The Market Today
Payroll Recovery Accelerates Earlier Than Expected
by Craig Dismuke, Dudley Carter
CORONAVIRUS UPDATE (VS Coronavirus Chartbook – PDF)
Stimulus Bill Moves to Next Step in the Senate: Senators were split 50:50 down party lines on whether the chamber would begin debate on the $1.9 trillion stimulus bill the House passed over the weekend. Vice President Harris cast the tie-breaking vote in favor of Democrats. The Senate will now debate the legislation, consider proposed amendments, ensure the bill complies with all the rules of the reconciliation process, and is satisfactory to at least 50 Senators. Among the key changes expected to be made, the $1,400 direct payments to individuals will be phased out more quickly than was legislated in the House bill. Senate Majority Leader Schumer said, “No matter how long it takes, the Senate is going to stay in session to finish the bill this week.”
24 HOURS OF MARKET ACTIVITY
Stocks Slumped as Longer Yields Surged on Lack of New Information from Powell: In some instances, no news can be good news. That wasn’t the case yesterday, however, for markets and investors hoping Fed Chair Powell might hint at a potential policy shift to address rising longer-term rates. With the Fed Chair sticking to his it’ll-be-awhile-until-we-recover guns and dancing around questions about recent interest rate moves, stocks sharply erased their pre-speech gains as the 10-year Treasury yield reversed higher. The S&P 500 fell from up 0.6% on the day to down 0.6% shortly after his remarks. Tech shares were struck harder by the 10-year yield moving from down 0.8 bps at 1.47% to up 6.2 bps at 1.54%. The S&P 500 ultimately settled 1.3% lower, saved from an even sharper drop by energy gains as crude prices surged. U.S. WTI rallied more than 4% to close near $64 per barrel, its highest level in almost two years, after OPEC decided not to increase supply in the weeks ahead. The Nasdaq fell 2.1%, narrowly missing a technical correction at down 9.7% from its February 12 all-time high while erasing its year-to-date gain. The ultimate impact in the bond market was a notably steeper Treasury curve, with the 2-year yield up 0.4 bps to 0.15% and the 10-year 8.3 bps higher at 1.56%, its highest level since February 19, 2020. The spread between the two securities’ yields widened to 142 bps, or 1.42%, the most premium since November 2015.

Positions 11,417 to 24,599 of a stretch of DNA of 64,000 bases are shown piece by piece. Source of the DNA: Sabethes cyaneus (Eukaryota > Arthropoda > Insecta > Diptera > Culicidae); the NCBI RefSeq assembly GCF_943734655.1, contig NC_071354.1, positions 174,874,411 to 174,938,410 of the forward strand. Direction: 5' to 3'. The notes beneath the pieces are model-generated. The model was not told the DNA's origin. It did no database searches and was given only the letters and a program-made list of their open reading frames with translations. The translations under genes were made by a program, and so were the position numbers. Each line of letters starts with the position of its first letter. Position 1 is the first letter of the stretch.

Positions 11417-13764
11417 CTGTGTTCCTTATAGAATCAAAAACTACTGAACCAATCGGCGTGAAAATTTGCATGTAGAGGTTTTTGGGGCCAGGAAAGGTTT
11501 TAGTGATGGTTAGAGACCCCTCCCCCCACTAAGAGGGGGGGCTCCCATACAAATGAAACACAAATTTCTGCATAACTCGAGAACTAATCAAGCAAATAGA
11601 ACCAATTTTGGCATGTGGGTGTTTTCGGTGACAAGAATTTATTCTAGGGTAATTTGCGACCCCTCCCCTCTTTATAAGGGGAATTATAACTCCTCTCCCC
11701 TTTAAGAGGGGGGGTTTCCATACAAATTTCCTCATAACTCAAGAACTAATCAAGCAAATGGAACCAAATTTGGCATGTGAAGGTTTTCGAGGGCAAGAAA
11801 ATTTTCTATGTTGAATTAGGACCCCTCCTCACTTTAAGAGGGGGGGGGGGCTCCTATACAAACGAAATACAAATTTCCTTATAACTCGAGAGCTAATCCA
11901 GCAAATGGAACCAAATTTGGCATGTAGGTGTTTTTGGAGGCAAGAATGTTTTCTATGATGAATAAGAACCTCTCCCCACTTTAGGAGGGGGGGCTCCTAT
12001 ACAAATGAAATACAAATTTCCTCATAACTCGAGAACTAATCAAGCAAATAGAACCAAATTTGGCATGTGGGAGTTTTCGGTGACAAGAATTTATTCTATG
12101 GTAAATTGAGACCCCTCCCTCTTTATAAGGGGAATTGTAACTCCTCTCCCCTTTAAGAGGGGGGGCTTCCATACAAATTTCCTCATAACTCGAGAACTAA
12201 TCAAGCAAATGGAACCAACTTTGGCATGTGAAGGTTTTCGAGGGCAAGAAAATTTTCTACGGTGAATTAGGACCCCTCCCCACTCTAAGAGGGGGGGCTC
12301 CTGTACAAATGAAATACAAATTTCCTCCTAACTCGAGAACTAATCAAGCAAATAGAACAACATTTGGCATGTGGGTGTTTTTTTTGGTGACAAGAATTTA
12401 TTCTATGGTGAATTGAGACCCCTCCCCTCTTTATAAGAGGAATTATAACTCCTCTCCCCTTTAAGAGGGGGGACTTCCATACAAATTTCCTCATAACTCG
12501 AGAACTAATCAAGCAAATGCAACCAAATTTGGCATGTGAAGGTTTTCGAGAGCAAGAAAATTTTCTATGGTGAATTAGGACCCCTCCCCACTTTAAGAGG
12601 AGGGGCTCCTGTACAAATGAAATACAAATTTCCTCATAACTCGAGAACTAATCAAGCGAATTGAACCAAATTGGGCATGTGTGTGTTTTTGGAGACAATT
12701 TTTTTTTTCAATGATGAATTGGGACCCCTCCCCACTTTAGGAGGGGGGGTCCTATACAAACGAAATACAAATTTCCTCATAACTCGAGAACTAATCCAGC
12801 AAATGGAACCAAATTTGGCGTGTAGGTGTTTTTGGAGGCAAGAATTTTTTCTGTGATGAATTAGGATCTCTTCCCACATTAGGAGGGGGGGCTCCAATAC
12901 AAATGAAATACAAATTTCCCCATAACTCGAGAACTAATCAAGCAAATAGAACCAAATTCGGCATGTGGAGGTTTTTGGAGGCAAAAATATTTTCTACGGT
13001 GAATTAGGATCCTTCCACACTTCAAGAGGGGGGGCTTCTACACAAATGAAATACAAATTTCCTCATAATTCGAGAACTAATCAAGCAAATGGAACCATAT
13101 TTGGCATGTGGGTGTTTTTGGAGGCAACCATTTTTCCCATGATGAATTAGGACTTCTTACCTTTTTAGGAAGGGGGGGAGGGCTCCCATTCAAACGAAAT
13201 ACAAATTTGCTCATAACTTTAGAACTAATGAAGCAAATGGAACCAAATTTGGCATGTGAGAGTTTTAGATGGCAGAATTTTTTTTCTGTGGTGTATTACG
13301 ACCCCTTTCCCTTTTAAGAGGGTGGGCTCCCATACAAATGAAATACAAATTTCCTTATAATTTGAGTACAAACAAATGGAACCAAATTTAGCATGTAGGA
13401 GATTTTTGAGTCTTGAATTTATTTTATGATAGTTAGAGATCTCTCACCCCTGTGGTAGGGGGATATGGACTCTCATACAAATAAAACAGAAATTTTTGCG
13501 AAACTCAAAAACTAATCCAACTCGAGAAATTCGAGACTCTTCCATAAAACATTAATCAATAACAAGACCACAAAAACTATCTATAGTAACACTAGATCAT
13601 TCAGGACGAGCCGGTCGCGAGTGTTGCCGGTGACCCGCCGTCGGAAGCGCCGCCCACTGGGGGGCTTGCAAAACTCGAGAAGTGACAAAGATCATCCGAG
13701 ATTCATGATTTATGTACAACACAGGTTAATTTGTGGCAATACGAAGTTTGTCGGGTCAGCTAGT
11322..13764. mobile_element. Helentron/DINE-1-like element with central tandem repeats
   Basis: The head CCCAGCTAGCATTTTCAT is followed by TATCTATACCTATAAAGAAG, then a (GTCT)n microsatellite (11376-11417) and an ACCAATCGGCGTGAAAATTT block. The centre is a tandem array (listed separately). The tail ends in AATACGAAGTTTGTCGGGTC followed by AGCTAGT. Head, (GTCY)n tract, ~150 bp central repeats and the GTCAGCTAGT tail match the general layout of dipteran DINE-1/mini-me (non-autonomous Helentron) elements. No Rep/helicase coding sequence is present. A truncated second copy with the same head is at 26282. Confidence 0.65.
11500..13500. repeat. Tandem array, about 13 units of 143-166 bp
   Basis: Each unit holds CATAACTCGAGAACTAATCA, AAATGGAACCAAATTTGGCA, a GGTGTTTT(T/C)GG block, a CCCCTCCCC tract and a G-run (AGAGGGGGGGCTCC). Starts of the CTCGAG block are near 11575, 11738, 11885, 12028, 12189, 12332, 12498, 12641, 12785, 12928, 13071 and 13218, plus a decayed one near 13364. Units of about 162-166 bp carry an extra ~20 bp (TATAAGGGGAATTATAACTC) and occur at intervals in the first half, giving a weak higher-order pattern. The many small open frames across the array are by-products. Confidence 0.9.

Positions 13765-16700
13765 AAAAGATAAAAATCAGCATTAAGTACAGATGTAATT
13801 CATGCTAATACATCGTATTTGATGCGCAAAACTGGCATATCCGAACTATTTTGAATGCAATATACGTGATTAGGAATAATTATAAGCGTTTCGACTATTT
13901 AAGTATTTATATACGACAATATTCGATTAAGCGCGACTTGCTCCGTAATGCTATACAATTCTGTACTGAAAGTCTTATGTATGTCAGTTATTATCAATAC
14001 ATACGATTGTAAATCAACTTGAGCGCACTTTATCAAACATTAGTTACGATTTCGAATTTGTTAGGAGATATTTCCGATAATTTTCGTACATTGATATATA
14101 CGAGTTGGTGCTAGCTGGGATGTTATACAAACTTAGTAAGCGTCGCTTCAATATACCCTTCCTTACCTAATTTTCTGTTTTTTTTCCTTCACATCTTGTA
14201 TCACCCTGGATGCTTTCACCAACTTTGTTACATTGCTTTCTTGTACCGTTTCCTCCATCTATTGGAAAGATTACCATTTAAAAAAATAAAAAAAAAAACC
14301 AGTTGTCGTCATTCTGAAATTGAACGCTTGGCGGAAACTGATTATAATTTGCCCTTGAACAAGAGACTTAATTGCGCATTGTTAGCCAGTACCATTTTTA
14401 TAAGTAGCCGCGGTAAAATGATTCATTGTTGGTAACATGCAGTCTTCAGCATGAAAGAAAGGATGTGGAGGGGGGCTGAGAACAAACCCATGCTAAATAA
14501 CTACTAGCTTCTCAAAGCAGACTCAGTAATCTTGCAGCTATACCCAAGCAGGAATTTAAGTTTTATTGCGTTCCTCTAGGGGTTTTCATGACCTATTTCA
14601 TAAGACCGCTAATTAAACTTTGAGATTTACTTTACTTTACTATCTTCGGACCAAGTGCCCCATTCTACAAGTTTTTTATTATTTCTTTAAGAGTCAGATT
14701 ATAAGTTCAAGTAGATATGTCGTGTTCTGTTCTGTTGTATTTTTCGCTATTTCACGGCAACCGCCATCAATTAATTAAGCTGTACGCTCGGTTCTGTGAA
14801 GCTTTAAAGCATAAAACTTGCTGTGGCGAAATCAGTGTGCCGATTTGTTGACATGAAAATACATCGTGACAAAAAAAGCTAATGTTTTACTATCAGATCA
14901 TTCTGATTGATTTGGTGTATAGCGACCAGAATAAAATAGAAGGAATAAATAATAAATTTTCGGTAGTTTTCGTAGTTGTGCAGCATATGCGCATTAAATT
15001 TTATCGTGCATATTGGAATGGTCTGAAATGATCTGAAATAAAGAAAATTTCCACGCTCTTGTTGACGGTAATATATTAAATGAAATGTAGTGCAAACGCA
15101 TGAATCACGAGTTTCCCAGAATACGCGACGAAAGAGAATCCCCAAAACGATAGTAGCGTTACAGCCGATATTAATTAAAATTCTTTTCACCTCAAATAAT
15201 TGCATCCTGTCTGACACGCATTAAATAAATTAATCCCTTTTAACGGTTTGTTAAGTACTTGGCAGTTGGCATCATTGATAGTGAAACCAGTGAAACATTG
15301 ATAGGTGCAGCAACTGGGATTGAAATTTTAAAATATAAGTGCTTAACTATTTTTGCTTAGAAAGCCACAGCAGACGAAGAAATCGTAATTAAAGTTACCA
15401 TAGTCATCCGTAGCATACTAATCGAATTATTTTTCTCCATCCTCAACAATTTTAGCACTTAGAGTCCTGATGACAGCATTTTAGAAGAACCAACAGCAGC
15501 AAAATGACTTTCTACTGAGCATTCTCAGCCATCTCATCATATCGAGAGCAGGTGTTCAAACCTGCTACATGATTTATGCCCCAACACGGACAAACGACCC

Negative Momentum Knocks Asia Lower, Begins to Fade in Europe Ahead of U.S. Jobs Report: For a second day, weakness from the previous U.S. trading session tripped up global markets overnight, although the negative momentum began to fade early in Europe. Stocks closed 0.7% lower across Asia and opened down more than 1% in Europe. The Stoxx 600, however, had trimmed that loss to less than 0.2% as U.S. futures staged a recovery ahead of this morning’s jobs report. Despite longer Treasury yields continuing to drift higher, with the 10-year yield up 1.4 bps to 1.58% at 7:15, a.m. CT, futures contracts on the major indices had gained around 0.4%. The 10-year yield jumped to up 5.1 bps on the day at 1.62% in the aftermath of the stronger-than-expected payroll report.